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Getting Started

This guide provides an overview of how Freeform works without going into too much detail about each feature, so it's easier to digest. Links to more information will be sprinkled throughout.


Freeform centers itself around letting admins and clients enjoy the experience of building and managing simple or complex forms in an intuitive interface that lets you see a live preview of the forms you're building. We refer to this as the form builder, where almost everything is at your fingertips as it aims to stay out of your way and let you do as much as possible without moving around to other areas in the control panel. At the same time, Freeform is very powerful and flexible, so there is also a wide variety of other features, settings and options.


Each form is built inside the intuitive form builder. This is where you can design the form layout, configure which fields are required, set up integrations, validation and more. Freeform also allows for multi-page forms and has built-in spam protection options.

The form builder is a workspace divided into three columns:

  • Fields: the left column, where you can see the fields available (and create new ones).
  • Layout: the middle column, where you can drag and drop fields (from the left column) into and can rearrange each field however you please.
  • Settings/Property Editor: the right column, which is where you can configure the form settings, email notifications, integrations, and properties for each field and page, etc.

Freeform Form Builder

Video: Overview of the Form Builder


Freeform uses its own set of fields and field types. Fields are global and available in all forms but can also be overwritten per form. This allows you to save time reusing existing fields when making other forms and will enable you to adjust them when needed. So to clarify, you can create fields with labels and options common to all forms but also override those on each form.

Freeform includes several standard fields preinstalled for you, which should get you started. Fields can be created and managed in the main field creation area (Freeform > Fields > New Field) and can also be made directly within the form builder interface. The field manager area (Freeform > Fields > New Field) essentially stores the default labels, options, etc, for each field (which can be adjusted for each form inside the form builder).

Field Types in Form Builder

Email Notifications

Email notification templates are global and can be reused for multiple forms, saving you time when managing many forms. Email templates can be managed within the control panel (saved to the database) or as template files. All notification templates can be created and customized at Freeform > Email Notifications (of if using files, you can edit them in your favorite editor, etc).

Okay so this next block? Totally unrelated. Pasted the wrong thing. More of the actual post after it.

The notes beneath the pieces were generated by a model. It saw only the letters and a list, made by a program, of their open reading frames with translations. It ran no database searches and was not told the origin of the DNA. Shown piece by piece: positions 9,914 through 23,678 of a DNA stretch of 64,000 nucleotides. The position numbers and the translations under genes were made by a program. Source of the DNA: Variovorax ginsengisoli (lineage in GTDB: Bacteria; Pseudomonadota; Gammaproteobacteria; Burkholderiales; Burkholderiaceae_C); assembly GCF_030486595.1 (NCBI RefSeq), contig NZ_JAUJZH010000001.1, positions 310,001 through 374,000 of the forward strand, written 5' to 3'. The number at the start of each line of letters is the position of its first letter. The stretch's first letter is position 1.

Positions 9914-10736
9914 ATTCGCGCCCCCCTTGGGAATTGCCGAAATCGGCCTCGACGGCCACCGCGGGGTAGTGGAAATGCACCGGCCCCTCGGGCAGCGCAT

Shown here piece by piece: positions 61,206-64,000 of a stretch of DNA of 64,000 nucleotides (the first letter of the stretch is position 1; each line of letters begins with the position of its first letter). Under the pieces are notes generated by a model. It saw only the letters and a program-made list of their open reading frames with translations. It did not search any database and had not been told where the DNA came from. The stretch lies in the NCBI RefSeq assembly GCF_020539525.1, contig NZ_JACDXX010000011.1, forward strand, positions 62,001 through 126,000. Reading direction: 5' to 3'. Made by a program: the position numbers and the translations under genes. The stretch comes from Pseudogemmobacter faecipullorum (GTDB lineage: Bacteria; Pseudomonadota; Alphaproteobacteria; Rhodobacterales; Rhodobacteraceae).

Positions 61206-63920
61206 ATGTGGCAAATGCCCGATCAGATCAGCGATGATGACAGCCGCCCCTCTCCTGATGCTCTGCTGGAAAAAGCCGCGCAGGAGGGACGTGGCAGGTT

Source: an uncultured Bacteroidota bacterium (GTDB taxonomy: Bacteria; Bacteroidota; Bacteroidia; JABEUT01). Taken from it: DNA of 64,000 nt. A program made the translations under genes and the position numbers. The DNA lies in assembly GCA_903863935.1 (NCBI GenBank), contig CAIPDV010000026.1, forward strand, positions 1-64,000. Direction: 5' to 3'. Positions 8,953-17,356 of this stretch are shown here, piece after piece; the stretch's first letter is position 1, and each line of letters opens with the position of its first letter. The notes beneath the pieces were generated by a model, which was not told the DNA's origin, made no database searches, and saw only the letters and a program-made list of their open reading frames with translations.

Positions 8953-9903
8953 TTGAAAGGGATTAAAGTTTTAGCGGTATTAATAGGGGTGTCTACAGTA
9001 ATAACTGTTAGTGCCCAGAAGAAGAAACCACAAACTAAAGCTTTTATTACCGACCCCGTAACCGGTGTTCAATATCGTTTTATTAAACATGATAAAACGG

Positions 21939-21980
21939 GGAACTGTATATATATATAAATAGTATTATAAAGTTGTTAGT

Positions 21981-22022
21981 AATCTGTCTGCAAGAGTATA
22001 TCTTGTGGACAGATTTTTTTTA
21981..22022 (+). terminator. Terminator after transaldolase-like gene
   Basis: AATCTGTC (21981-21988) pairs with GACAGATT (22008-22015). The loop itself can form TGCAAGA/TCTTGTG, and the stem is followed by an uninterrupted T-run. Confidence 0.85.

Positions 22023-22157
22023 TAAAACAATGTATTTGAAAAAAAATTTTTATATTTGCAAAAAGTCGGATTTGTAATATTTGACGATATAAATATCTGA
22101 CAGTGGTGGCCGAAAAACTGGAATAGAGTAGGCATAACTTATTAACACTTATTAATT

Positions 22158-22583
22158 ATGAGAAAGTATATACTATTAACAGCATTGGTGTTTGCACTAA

Freeform allows you to send email notifications upon submittal of a form 5 different ways, each with its own content/template:

  • Admin Notifications
    • Specify the email address(es) you'd like to be notified upon successful submission of form.
  • Dynamic Recipients
    • Allow the user to choose from a predefined list of options to be emailed via select dropdown/radio group/checkbox group field.
  • Dynamic Template Notifications
    • At the template level with the dynamicNotification parameter in the Form query.
  • User/Submitter Notifications
    • To the user submitting the form, with the email addresses specified/selected in the Email field type.
  • User Defined
    • To a user-defined email address (e.g. Tell-a-Friend form), with the email addresses specified/selected in the Email field type.

Email Notifications List

Create an Email Notification

Video: Overview of Email Notifications

Formatting Templates

Freeform attempts to do all the heavy lifting when it comes to templating. Our looping templating approach allows you to automate all or almost all of your form formatting. This can be achieved by using ready-made options or custom-building your own formatting templates.

Forms can be generated on the front-end templates two different ways:

  1. By assigning one of the predefined formatting templates (stored as a standard Twig template in the craft/templates directory) inside the form builder and using the Form query render() method. This approach is very portable / DRY and works similarly to an include. Then simply insert 1 line of code in the template you want your form to load in:
    {{ craft.freeform.form("yourFormHandle").render() }}